In most of the other stories, the reader is left knowing that there is a happy ending, although Unico is never sure despite being allowed by the sympathetic Zephyrus an extra 24 hours to use his magic to set one up. In a fairy-tale European kingdom, beautiful and kindly Princess Rosaria is lonely because her royal father is so incredibly ugly (but kindly) that all potential suitors run from her for fear that any children would be as ugly as he is. Scheming Lord Dandara convinces the people that Unico is a demon, so the king’s and Princess Rosaria’s friendship with him means that they should be put to death and he should become the new king. Unico, with the help of a Handsome but Mysterious Stranger, publicly unmasks Dandara. In another fairy-tale land, Unico meets Chow, a black kitten who wants to become a witch’s familiar. When they meet an old woman living in a hut in the forest, Chao is convinced that she is a witch; but when she turns out to be just a sick old woman, Chao tries to help her anyway. This gives Chao the power of Unico’s magic, so when Chao wishes to become a human girl so she can visit the handsome human Lord of the forest, Unico has no choice but to grant her wish. Baron Ghost turns out to be even more evil than he is handsome, and Unico turns all of the animals of the forest temporarily human to rescue her.
Other stories are a modern science-fiction tale of a super-computer who falls in love with a young girl; a day with Unico’s family on Mount Olympus; a mixup with Piro, a young Egyptian sphinx at the court of King Oberon, Queen Titania, and Puck in the Athens of Shakespeare’s A Midsummer Night’s Dream; 19th-century Russia, where Unico meets a teenage street thief who turns out to be a girl masquerading as a boy, who has fallen in love with the handsome Commissioner of Police; and finally, after the exasperated Venus orders Zephyrus to take Unico someplace where there are no humans or animals, to a barren desert inhabited only by Beezle, the child Demon of Loneliness. The stories in Unico have been rearranged, by Sanrio’s editors for a Japanese collection and not the American publisher, into this order to put the bleakest one last.
These are the important stories of Unico. Besides the First Grader trifles, Sanrio followed through on its plans to star Unico in theatrical animated features. The Fantastic Adventures of Unico [video: subbed; dubbed] was released on March 14, 1981, and Unico in the Island of Magic [dubbed] on July 16, 1983. They had original stories based on some of the nonhuman supporting characters from the Lyrica stories, notably Beezle and Chow (chao) in “Fantastic Adventures”, and Piro in “Island of Magic”. Both were released in the U.S. as children’s videos by Columbia Home Entertainment during the 1980s and played often on the Disney Channel then. [They're now available on DVD.]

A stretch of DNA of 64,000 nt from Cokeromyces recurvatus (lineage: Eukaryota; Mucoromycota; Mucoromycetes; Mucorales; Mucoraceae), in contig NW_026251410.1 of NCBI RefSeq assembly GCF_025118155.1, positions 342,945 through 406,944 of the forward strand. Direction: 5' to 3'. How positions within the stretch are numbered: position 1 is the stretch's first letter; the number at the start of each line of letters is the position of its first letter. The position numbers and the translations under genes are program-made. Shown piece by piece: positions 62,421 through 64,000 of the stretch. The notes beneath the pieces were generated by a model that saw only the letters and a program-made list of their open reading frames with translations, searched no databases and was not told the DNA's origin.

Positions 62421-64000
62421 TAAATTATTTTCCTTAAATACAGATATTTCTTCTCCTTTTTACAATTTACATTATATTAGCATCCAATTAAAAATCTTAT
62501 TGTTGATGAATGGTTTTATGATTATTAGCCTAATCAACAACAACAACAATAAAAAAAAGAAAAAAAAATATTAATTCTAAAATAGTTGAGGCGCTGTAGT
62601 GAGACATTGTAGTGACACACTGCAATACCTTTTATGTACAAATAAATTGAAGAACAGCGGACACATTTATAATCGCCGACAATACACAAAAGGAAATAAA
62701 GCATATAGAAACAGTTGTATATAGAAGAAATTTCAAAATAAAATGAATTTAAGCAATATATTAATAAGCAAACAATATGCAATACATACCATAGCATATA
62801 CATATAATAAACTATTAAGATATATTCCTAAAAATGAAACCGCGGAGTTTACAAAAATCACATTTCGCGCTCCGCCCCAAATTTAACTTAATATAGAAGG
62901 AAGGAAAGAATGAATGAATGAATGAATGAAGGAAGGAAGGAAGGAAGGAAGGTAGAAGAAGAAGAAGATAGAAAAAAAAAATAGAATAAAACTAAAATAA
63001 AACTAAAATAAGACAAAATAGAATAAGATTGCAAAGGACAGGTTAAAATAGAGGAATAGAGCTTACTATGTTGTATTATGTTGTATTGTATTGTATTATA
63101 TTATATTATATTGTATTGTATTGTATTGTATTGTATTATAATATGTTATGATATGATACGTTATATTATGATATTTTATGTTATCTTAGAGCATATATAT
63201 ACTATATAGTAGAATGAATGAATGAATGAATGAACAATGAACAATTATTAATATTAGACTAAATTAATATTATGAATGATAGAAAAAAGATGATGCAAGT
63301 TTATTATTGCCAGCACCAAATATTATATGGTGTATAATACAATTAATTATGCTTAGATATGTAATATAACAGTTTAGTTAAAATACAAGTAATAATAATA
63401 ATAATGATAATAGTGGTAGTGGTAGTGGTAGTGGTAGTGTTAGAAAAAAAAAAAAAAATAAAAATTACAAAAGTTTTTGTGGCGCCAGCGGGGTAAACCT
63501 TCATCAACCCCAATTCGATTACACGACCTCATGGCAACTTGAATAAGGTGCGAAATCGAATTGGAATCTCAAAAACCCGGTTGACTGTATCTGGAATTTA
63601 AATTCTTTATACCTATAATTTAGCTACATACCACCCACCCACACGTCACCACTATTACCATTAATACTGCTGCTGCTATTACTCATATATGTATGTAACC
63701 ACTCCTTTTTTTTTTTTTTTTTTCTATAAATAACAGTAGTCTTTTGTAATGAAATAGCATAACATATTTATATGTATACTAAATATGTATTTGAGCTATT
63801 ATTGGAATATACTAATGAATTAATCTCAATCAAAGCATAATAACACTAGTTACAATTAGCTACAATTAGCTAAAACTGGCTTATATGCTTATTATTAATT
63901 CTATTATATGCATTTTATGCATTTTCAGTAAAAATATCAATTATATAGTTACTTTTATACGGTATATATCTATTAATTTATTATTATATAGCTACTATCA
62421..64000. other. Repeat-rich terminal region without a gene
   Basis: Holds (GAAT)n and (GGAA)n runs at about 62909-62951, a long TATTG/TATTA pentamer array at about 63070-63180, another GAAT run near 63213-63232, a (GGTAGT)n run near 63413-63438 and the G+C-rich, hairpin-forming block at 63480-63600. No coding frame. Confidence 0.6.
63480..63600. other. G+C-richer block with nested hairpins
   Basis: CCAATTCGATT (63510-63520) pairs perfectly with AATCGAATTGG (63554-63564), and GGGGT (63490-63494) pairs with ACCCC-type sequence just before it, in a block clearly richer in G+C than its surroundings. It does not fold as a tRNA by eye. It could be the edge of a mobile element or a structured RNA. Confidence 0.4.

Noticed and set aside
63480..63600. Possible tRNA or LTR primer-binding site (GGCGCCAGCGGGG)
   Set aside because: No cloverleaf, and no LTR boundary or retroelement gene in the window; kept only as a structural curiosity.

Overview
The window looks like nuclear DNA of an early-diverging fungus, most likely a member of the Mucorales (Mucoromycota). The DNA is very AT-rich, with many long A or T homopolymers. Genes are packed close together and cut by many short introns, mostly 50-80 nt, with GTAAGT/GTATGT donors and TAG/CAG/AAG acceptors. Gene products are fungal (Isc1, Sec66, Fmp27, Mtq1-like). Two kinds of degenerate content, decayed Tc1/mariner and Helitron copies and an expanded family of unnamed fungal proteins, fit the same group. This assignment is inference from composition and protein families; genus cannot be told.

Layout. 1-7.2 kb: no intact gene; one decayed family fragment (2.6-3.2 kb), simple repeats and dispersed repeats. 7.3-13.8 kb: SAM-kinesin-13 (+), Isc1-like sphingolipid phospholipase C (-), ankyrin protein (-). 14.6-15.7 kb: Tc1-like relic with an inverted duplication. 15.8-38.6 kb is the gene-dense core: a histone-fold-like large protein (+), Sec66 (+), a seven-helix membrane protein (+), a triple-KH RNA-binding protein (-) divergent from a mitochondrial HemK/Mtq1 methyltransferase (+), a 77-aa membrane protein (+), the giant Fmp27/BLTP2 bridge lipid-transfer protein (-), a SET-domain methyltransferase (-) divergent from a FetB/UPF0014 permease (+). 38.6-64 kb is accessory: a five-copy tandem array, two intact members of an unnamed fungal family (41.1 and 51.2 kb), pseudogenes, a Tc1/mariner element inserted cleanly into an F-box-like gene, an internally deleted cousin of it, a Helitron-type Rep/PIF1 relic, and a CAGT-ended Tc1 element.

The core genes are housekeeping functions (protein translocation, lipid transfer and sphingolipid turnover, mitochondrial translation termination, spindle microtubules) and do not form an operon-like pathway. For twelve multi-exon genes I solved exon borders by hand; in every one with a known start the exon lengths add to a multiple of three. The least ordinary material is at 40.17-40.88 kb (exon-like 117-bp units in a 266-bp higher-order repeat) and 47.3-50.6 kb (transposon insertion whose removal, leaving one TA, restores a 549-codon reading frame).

About the authorFred Patten — read stories — contact (login required)
a retired former librarian from North Hollywood, California, interested in general anthropomorphics
Sometime during the 1980s I watched Unico in the Island of Magic, and thought it was one of the worst films I'd ever seen. At the time, however, I had never heard of Osamu Tezuka and had virtually zero exposure to anime or manga, and as such had little or no appreciation for how a production of Japanese origin might differ stylistically from what I was accustomed to, either visually or narratively. If I were to watch it again today I'd probably see it through different eyes and might regard it much more highly.
Or maybe not. Sanrio's animation was weird. The two Unico movies were not helped by trying to include too many characters from the different Lyrica stories. One element that was generically Japanese, though, was showing the maleness of male animals; in the case of "Unico in the Island of Magic", putting the noticeable testicles on the cat. I was freaked out the most by Sanrio's "Ringing Bell", about a cute, fluffy lamb whose mother is killed by a fierce wolf, so he vows to grow up to be bigger and fiercer than the wolf. He finally grows up and kills the wolf, only to find himself alone because the other sheep are terrified of him. The depressing end.
Sanrio was going to publish an American edition of Lyrica with all American written- and drawn comics because its market research showed that nobody in America was publishing a romantic adventure comic magazine for young girls. Yes, and there was a reason for that, but you couldn't tell Sanrio anything. I wrote a 60-page s-f story about a teenage princess in a post-atomic civilization, drawn by Doug Wildey, and I know that Mark Evanier wrote a story about a teenage girl who was a 19th-century Mississippi riverboat captain, drawn by Dan Spiegle. Dave Stevens of Rocketeer fame drew something. Then Sanrio did more market research and said, "We have decided not to publish an American Lyrica, after all. But you did what we asked you to, so you may keep the money." I bought a new car. I still wish they had published my story, though. I was very proud of it, and the Doug Wildey artwork was beautiful. Sanrio gave Wildey permission to sell it elsewhere if he could, but he complained, 'None of the American comic-book publishers will touch a romantic s-f adventure story with a young girl main character!" (cuss words omitted).